Volkswagen T1 – an icon from Brazil

Brief history of Volkswagen T1 

The official name of the Volkswagen T1 is actually “Type 2” because it was introduced as the second car model of the Volkswagen in 1950. Ben Pon, a Dutch Volkswagen importer, is known as a father of the Volkswagen T1. He visited the Wolfsburg Volkswagen factory in 1946 with the intention to purchase Volkswagens Beetles for further import to The Netherlands. There he saw a chassis called “Plattenwagen” and realized that it would have a far greater potential. He drew a first sketch on 23 April 1947 of what will later be called the Volkswagen T1.  Production of the VW T1 started later in 1950. The first two Volkswagen T1´s were imported to Brazil the very same year by Brasmotor, a company that represented Volkswagen in the country.

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Import Volkswagen T1 busen

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Volkswagen T1 restoration

We restore Volkswagen T1 buses in our garage near the city of São Paulo. With ample access to spare parts we turn your old Kombi T1 into a jewell again.

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Volkswagen Brasil

Volkswagen do Brasil Ltda was established in 1953 as a subsidiary arm of Volkswagen Group. At that time the Brazilian government prohibited the import of fully built-up vehicles. The first Volkswagen factory was located in Ipiranga São Paulo. This was pure an assembly facility. The car kits of Volkswagen Beetle (Fusca in Portugese) and Volkswagen T1 (named Kombi for the Brazilian market) were imported from Germany and manually assembled in the Volkswagen factory. In first two years the production reached 2268 Fuscas and 552 Kombis T1. In 1957 Volkswagen opened a full cycle factory in a new factory in São Bernardo do Campo in the state of São Paulo. Years later São Bernardo do Campo became the automotive industry capital of Brazil. The first Volkswagen T1´s were produced in September 1957, two years later in 1959 Volkswagen Beetle Fusca was also added to the conveyor of São Bernardo do Campo factory.

The VW T1 became incredibly popular in Brazil just in no time. Just look at these specifications:

  • Simple and robust mechanics
  • Huge cargo space and bearing capacity for up to one ton
  • Low price and cheap maintenance. 

There was no other vehicle on the market that could have provided the same.

Modifications VW T1

The first Kombis were equipped with 1,2 liter air-cooled boxer engine and maximum power of 36 horsepower. The transmission was four-speed, with the first gear not synchronized. The Volkswagen had semaphores on the sides that indicated the turn, 6 volts electrical system and carrying capacity was 840 kg.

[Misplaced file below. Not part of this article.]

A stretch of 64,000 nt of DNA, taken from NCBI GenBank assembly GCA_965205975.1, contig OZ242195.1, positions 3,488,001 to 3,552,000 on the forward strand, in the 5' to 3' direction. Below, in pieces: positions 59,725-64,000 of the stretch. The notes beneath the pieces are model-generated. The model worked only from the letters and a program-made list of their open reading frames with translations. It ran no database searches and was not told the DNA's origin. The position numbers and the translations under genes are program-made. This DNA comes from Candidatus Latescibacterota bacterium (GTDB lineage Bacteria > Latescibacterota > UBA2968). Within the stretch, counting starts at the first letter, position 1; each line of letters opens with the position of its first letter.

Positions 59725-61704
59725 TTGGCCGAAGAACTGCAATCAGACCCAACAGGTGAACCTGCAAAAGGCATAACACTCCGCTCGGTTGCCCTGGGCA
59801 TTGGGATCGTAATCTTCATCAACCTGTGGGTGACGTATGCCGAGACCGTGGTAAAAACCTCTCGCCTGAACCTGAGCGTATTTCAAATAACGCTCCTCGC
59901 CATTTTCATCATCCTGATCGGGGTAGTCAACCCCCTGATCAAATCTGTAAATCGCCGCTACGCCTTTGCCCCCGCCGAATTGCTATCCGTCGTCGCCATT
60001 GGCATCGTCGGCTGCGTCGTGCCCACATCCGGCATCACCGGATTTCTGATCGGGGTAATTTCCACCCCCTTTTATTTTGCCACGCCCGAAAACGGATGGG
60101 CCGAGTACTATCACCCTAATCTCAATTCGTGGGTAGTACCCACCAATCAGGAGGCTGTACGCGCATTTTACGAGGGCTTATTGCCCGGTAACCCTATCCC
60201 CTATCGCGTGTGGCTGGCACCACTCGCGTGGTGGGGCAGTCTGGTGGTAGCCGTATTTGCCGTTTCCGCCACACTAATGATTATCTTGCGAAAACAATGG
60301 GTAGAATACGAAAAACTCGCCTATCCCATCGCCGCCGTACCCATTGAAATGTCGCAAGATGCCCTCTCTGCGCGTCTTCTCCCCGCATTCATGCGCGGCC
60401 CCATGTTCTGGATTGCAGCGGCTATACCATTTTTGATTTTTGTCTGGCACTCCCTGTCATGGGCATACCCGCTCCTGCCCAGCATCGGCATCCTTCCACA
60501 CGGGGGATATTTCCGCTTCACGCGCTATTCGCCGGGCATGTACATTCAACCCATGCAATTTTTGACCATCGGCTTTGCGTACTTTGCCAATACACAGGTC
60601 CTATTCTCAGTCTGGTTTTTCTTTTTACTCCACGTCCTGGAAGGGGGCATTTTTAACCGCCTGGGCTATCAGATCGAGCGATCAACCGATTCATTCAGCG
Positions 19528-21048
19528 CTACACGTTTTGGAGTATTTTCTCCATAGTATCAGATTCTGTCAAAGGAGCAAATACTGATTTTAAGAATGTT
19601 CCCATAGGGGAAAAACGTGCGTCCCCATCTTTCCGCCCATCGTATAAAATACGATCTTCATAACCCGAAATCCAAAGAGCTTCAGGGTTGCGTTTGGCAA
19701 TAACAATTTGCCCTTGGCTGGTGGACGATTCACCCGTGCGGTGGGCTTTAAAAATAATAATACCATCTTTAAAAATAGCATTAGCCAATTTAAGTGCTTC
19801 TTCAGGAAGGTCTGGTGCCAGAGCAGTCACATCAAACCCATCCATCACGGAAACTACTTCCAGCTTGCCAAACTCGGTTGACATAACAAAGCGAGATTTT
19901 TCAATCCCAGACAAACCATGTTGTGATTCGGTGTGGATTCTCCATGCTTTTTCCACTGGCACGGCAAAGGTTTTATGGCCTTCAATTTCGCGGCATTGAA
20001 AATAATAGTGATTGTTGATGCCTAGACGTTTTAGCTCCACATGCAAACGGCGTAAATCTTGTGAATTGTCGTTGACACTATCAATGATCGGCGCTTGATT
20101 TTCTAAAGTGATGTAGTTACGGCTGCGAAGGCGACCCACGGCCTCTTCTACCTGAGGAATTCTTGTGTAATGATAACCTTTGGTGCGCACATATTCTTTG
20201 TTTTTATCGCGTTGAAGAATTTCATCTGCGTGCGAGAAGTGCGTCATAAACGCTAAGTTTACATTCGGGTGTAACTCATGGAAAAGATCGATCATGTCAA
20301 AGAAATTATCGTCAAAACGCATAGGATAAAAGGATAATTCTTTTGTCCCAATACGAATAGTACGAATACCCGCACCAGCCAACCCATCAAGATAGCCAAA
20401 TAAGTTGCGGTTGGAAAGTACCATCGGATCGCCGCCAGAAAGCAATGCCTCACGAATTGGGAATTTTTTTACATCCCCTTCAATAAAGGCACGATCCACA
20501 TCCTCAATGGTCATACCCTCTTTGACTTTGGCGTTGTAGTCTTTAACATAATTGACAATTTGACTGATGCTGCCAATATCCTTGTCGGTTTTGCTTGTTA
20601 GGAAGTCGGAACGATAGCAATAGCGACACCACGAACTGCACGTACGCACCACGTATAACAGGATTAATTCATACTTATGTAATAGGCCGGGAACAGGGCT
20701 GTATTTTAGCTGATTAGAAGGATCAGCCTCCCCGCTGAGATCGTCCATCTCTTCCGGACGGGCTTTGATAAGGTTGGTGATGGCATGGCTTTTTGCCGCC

In 1960 the Volkswagen T1 became a star at the first ever São Paulo Motor Show. The same year a six-door Kombi version was introduced that was offered for taxi drivers and hotels shuttles.

More changes to the Volkswagen T1 came in 1960. The new turn indicators were introduced at the front panels and the semaphores were removed.  In 1962 – 1966, the VW Kombi received some further improvements including new and larger taillights. Also Volkswagen Kombi received additional windows in the rear corners.

In 1967 the Volkswagen T1 Kombi received new 1,500 cylinder engine with 44 horsepower and most modern 12V electrical system. The wheels size was reduced from 15 inch rims to 14 inch that has increased the safety and stability on the road. This variation of the Volkswagen T1 Kombi continued to be produced up until the end of 1975 when the major facelift was introduced and the Kombi received the front of the German Clipper model. The production continued almost without major changes up until 1996 when major body and motor changes were introduced. 

Production of Kombis in Brazil

Volkswagen Kombis produced between 1976 and 1996 are commonly referred as T1,5 indicating that it had most of the technical features from the VW T1 and face and tail lights from the German T2 Clipper. Overall about 1 550 000 Volkswagen Kombi T1 Bullies and T2 were produced in Brazil from 1957 until the end of production in 2013. 

Many of the Volkswagen Kombis are still on the road and seem to be willing to stay there for decade. The Kombi has deserved nation wide love and appreciation of Brazilians. The classic Volkswagen T1 Kombi Bully has a cute Brazilian nickname “Corujinha” which is translated as small owl.

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